Bone grafts are increasingly used in cases of trauma, tumor surgery, and congenital absence or hypoplasia and for strictly esthetic purposes. Many surgeons prefer the use of autogenous bone grafts to reconstruct bony defects. Autogenous bone grafts have disadvantages including shortage of donor sites, donor site morbidity, growth deformity, and unpredictable resorption. The favorite donor sites for craniomaxillofacial reconstruction are calvaria, rib, and iliac bone. It seems that there is less resorption or at least slower with cranial bone than with rib or iliac bone. Over the past 20 years, many kinds of biomaterials have been developed that can be used as bone graft substitutes. They have demonstrated their usefulness in craniomaxillofacial reconstruction with their ability to augment and replace portions of the craniofacial skeleton.

Demineralized Bone

Demineralized bone can be used for reconstruction of craniomaxillofacial defects. The advantages of using demineralized bone are that it is pliable, easy to shape and to fit, available in limitless supply, and free from donor morbidity, which is particularly useful in children. Implantation of demineralized bone hardly affects tissue reaction and osteoclastic activity; 8 to 12 weeks after the implantation of demineralized bone, new bone formation was noticed in histological evaluations. Fragmentation of the implanted demineralized bone was observed 12 weeks postoperatively but in combination with new bone formation and without multinuclear cell activity. Hydrolytic enzymes may be the cause of this fragmentation. At 4 years after implantation, there were still large areas of nonvital bone without osteocytes in the bone lacunae and osteoblasts on the surface. Several areas showed fragmentation of the autogenous bone matrix. Several areas contiguous with nonvital bone showed evidence of transformation into living bone and remodeling. Active resorption, osteoclasts, and inflammation of fibrous changes were not observed in the long term.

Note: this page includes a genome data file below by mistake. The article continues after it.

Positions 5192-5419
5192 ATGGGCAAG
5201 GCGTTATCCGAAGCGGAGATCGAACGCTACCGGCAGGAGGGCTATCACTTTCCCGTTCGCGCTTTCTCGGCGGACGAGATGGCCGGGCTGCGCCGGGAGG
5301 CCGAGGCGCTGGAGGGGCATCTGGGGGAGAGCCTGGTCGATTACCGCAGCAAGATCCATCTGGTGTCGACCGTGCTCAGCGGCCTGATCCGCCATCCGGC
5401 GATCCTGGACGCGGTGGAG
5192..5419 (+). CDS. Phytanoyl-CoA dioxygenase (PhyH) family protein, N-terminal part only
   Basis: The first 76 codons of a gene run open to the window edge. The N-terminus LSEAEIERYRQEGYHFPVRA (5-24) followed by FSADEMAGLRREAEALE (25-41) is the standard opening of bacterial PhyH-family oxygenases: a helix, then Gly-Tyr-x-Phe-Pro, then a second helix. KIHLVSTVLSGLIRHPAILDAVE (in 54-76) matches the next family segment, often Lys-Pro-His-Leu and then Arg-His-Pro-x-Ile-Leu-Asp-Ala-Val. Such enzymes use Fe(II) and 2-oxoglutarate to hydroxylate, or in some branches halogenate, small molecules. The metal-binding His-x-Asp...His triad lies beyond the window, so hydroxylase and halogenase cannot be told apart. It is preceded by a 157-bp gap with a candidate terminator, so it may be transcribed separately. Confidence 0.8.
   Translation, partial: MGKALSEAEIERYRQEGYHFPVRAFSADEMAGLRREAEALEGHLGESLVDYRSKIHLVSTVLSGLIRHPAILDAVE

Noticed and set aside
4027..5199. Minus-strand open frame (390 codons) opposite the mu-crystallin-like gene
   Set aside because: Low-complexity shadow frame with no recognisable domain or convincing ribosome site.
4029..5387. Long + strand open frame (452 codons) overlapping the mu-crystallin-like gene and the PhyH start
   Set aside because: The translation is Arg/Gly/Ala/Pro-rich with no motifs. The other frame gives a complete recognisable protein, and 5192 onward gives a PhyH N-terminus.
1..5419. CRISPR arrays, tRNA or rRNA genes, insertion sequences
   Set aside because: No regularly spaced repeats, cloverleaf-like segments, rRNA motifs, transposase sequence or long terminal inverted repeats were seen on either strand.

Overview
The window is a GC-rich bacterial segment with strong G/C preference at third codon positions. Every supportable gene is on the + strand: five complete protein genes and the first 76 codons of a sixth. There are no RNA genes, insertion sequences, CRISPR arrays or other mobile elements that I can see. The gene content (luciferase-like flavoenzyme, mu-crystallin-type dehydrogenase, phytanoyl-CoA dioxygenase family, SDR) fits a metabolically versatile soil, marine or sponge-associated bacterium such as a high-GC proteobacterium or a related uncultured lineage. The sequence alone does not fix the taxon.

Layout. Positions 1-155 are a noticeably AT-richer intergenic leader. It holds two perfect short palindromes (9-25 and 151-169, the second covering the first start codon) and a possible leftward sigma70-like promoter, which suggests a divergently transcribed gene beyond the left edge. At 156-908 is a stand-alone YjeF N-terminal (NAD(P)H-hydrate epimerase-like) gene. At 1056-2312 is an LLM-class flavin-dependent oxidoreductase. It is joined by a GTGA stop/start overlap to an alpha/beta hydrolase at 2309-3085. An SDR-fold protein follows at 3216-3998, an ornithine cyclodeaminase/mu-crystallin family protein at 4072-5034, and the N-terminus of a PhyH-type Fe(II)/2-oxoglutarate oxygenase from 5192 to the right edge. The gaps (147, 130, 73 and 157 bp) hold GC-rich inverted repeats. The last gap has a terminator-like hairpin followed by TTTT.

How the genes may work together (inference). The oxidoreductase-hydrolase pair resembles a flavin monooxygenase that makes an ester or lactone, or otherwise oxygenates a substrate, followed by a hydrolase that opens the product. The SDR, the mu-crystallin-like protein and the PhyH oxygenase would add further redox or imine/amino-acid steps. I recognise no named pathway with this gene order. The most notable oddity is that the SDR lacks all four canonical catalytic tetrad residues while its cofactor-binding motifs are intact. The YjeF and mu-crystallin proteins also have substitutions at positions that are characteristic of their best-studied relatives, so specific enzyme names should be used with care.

Demineralized bone pastes are composed of living osteoblasts derived from homograft materials. Theoretically, they provide osteogenic cells capable of inducing osteogenesis. Demineralized bone pastes can be used alone or in combination with other materials such as hydroxyapatites. The advantage of such a combination is that it provides a structural supporting matrix with cells that have osteogenic ability.

Hydroxyapatite